(US - 2016)
Written and directed by Ti West. Cast: Ethan Hawke, John Travolta, Karen Gillan, Taissa Farmiga, James Ransone, Burn Gorman, Toby Huss, Larry Fessenden, Tommy Nohilly, K. Harrison Sweeney, Jumpy. (R, 103 mins)
IN A VALLEY OF VIOLENCE is a welcome departure for cult horror director Ti West, the perpetually overrated wunderkind so coddled by bloggers and fanboy scenesters that you'd swear the Make-a-Wish Foundation was bankrolling him. West's slow-burn aesthetic has resulted in exactly one good film--his 2009 retro '80s breakthrough THE HOUSE OF THE DEVIL--and a lot of nothing else, regardless of how many accolades are bestowed upon 2011's inexplicably praised THE INNKEEPERS and 2014's pointless modern-day Jonestown Massacre redux THE SACRAMENT (he also contributed segments to V/H/S and THE ABCs OF DEATH). West branches out with the Blumhouse-produced IN A VALLEY OF VIOLENCE, a western shot two years ago but only now getting a VOD dumping through Universal's Focus World division, which started out handling foreign and arthouse titles, but has since become their de facto on-demand division. That's a shame, because this is West's most enjoyable, accessible, and accomplished film to date. Like THE HOUSE OF THE DEVIL, it's heavy on homage, but in abandoning the slow burn technique that he frankly ran into the ground in his subsequent films, and choosing to tell a no-bullshit, meat-and-potatoes western revenge saga, he proves himself an exemplary genre craftsman instead of the one-trick-pony that his past films seemed to indicate.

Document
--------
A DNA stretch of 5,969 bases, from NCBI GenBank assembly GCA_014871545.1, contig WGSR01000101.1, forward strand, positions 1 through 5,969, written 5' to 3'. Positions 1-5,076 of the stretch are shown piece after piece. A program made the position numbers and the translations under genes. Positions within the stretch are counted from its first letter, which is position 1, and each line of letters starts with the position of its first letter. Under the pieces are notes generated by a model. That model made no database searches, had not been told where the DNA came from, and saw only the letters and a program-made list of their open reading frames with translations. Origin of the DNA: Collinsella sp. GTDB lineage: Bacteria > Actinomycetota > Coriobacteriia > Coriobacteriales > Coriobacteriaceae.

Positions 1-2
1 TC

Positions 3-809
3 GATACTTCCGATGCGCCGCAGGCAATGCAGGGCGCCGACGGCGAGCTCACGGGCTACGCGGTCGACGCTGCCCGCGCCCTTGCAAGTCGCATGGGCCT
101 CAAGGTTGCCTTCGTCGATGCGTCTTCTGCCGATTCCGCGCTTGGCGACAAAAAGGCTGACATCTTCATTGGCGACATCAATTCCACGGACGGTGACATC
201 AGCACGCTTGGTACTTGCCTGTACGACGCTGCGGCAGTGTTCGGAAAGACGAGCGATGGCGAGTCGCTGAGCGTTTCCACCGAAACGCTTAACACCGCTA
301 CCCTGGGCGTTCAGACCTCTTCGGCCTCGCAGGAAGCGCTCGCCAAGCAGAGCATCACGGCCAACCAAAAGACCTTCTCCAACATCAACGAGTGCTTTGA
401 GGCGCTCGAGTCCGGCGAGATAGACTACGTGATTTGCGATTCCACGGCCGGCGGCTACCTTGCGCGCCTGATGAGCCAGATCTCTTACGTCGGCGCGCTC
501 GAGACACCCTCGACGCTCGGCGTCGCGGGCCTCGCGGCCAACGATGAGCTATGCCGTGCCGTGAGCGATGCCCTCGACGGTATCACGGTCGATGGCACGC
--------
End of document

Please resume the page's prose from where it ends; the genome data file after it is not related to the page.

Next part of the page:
JOHN WICK reimagined as a western, but West had this in production several months before that was released. Put in a position where he has to take on the town, Paul finds just one ally in Mary Anne and lets no one stand in his way, and even though he sympathizes with Paul and blames his son for causing the situation to escalate ("You think because you got a prick and a pistol that you can just go around killin' people?!" he yells), he feels an obligation to protect Denton and a fatherly duty to look out for his son, regardless of how stupid he may be. Hawke is a gritty hero and Ransone makes a loathsome villain you'll love to hate, but thanks to Jumpy (is it possible for a dog to get a Best Supporting Actor nomination?), Travolta can only be the second best scene-stealer here, having a blast channeling his inner Jeff Bridges and hobbling around on a wooden leg. Whether he'd dispensing sage advice or dropping his cane to beat some sense into Gilly, then telling someone "Gimme that cane!" and using it to beat Gilly some more, Travolta dives into this and turns in his best work in years. West also invests the film with generous helpings of dark and quirky humor, whether it's Tubby finally having enough of everyone's relentless fat-shaming or Marshal Clyde needing to keep his badge in his pocket since the pin broke off long ago, a sure indication of Denton's sorry financial condition. There's a trend in today's westerns to subvert genre expectations, as evidenced by S. Craig Zahler's brilliant western-turned-horror film BONE TOMAHAWK and Quentin Tarantino's western-as-drawing room mystery THE HATEFUL EIGHT, but IN A VALLEY OF VIOLENCE avoids the kind of snark and irony that are pitfalls for these sorts of movies, never pretending to be anything other than what it is--a fast-paced, straightforward revenge saga with strong characters, solid performances, and a riveting story. Why is this being relegated to VOD and just a few theaters? This could've been a hit. Look for this one to have a long, healthy word-of-mouth life on steaming and cable. It's the best action genre offering since the similarly VOD-dumped BLOOD FATHER.